Why One Trans Woman Bullied Her LGBT Peers — And Then Decided To Change05:16
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"One of the ways that I made myself feel better was to say disparaging things about other trans people," Meredith Talusan says of insecurity she felt while transitioning. (Courtesy)MoreCloseclosemore
"One of the ways that I made myself feel better was to say disparaging things about other trans people," Meredith Talusan says of insecurity she felt while transitioning. (Courtesy)

LGBT youth are still more than twice as likely as non-LGBT youth to be physically attacked at school, twice as likely to be verbally harassed at school and twice as likely to be excluded by their peers.

So why would someone from that community turn into a bully?

Here & Now's Peter O'Dowd talks with transgender woman Meredith Talusan (@1demerith), executive editor of the magazine Them, who's confronting her past as a bully.

"While I was in early transition, I was very insecure about myself, and one of the ways that I made myself feel better was to say disparaging things about other trans people," she says. "You know, people who I didn't feel were as beautiful as me or as passing as me, and in the context of that, I really did feel like I acted as a bully."

Interview Highlights

On how she bullied other trans people

"When people ask me this question, I always talk about 'Mean Girls,' just because part of it was that when I was in early transition, I watched a lot of teen movies because I was trying to get pointers. I wasn't socialized as a teenage girl, and I wanted to figure out how teenage girls behaved, and so I would say cutting things about people's appearance or the ways that people dressed.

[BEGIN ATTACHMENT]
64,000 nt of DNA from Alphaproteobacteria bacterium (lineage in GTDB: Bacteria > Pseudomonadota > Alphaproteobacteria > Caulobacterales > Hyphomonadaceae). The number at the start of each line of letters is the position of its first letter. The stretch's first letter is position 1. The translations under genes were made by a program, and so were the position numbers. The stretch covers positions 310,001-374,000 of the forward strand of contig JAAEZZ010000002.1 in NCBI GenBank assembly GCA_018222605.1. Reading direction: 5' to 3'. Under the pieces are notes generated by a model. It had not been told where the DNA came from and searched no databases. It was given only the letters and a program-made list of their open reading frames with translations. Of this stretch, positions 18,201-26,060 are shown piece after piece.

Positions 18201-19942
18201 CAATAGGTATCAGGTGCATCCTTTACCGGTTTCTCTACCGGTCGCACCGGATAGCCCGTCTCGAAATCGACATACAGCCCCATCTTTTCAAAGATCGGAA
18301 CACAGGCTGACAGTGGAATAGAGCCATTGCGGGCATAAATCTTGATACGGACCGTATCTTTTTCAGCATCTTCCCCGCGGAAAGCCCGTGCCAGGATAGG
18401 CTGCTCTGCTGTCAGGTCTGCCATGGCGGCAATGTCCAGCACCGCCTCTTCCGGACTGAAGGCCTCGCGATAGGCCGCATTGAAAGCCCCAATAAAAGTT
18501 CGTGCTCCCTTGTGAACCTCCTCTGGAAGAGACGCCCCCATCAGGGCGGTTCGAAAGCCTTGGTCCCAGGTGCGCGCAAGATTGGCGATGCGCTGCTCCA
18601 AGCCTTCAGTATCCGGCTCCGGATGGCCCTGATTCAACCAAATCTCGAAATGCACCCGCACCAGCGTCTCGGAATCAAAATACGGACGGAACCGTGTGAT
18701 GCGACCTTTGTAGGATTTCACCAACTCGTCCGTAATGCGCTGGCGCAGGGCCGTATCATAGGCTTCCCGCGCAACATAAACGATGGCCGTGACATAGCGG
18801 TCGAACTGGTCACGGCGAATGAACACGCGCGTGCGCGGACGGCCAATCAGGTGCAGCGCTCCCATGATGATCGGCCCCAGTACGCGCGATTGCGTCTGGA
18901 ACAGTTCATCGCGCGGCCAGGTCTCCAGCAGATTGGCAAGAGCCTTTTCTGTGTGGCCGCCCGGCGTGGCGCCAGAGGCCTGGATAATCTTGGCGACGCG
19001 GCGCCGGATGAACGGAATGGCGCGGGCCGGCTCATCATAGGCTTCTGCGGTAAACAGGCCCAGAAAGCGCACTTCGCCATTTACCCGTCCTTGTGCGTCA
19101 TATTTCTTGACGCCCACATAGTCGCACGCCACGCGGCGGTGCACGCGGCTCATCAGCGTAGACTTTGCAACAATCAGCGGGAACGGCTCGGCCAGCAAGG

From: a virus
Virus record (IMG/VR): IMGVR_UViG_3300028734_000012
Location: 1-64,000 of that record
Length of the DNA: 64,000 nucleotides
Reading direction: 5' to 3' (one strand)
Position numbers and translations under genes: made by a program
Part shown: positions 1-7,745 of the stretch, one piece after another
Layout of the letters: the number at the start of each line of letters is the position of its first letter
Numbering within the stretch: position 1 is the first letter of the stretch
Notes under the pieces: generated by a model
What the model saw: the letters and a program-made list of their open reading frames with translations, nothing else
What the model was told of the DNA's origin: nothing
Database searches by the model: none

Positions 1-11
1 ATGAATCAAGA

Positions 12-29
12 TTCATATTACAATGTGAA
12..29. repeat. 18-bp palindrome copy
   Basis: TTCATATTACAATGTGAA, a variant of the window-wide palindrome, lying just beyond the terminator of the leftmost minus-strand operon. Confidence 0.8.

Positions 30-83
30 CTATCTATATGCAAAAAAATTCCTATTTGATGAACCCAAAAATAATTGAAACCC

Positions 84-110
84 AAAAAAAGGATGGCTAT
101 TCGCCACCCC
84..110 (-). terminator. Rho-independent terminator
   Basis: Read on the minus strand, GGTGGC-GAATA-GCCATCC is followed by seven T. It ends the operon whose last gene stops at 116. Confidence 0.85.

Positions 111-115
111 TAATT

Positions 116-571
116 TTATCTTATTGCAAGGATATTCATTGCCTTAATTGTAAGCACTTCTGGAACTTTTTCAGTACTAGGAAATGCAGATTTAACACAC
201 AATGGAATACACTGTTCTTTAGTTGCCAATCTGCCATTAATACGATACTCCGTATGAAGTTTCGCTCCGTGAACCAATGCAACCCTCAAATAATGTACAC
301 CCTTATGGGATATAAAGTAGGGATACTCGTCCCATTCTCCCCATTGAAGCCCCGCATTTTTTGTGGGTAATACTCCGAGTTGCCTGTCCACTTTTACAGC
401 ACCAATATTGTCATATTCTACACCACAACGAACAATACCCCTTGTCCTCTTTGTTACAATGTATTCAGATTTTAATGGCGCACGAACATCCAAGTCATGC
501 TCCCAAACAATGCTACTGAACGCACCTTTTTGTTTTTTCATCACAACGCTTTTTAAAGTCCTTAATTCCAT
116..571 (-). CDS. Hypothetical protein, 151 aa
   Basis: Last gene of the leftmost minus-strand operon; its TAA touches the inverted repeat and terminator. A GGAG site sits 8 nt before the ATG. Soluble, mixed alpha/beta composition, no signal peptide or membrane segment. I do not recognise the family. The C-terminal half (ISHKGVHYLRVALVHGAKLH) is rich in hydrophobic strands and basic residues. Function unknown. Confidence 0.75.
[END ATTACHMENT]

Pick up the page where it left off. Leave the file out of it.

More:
"For instance, a lot of older trans women have a tendency to dress quote unquote younger than their age in part because they didn't live that part of their lives as women. And so there's a certain amount of nostalgia, and you know, I was definitely one of the first people to just be like, ‘I don't think you should wear that top,' or like, 'I don't think you should wear clothes that are that short.' "

"I wasn't socialized as a teenage girl, and I wanted to figure out how teenage girls behaved, and so I would say cutting things about people's appearance or the ways that people dressed."

Meredith Talusan

On why she wasn’t able to empathize with other trans people

"At the time, I had very little self-awareness really of what was going on. It wasn't really something that I processed until many years later, right? And I think when you're in that sort of position of power relative to your friendship group — when you're perceived as the person who is passing, who is perceived by others as beautiful — those people around you require your approval in order to make themselves feel better. And so I sort of allowed to you know have this attitude and this standpoint in the world, when in fact, in retrospect it was a really big problem."

On when she realized she was bullying others

"I was undisclosed for many years, so I moved right after I transitioned, and so my immediate community didn't actually know that I was trans for many years. And then after I publicly disclosed, then I was just exposed to all of these issues like violence against trans women, trans women and trans people in general being so at risk for suicide and discrimination, and I sort of realized that I really played a part in this dynamic, right? And I'm being perfectly honest, I don't feel like I even now am completely immune to that behavior. You know, it's sort of I think it's just a button that gets pushed sometimes. When I get pushed to an insecure place, asserting that I'm cisgender passing, which means that people generally can't tell that I'm trans until I tell them, it's something that I still notice I do on occasion, and I try to hold myself accountable."

This segment aired on March 22, 2018.

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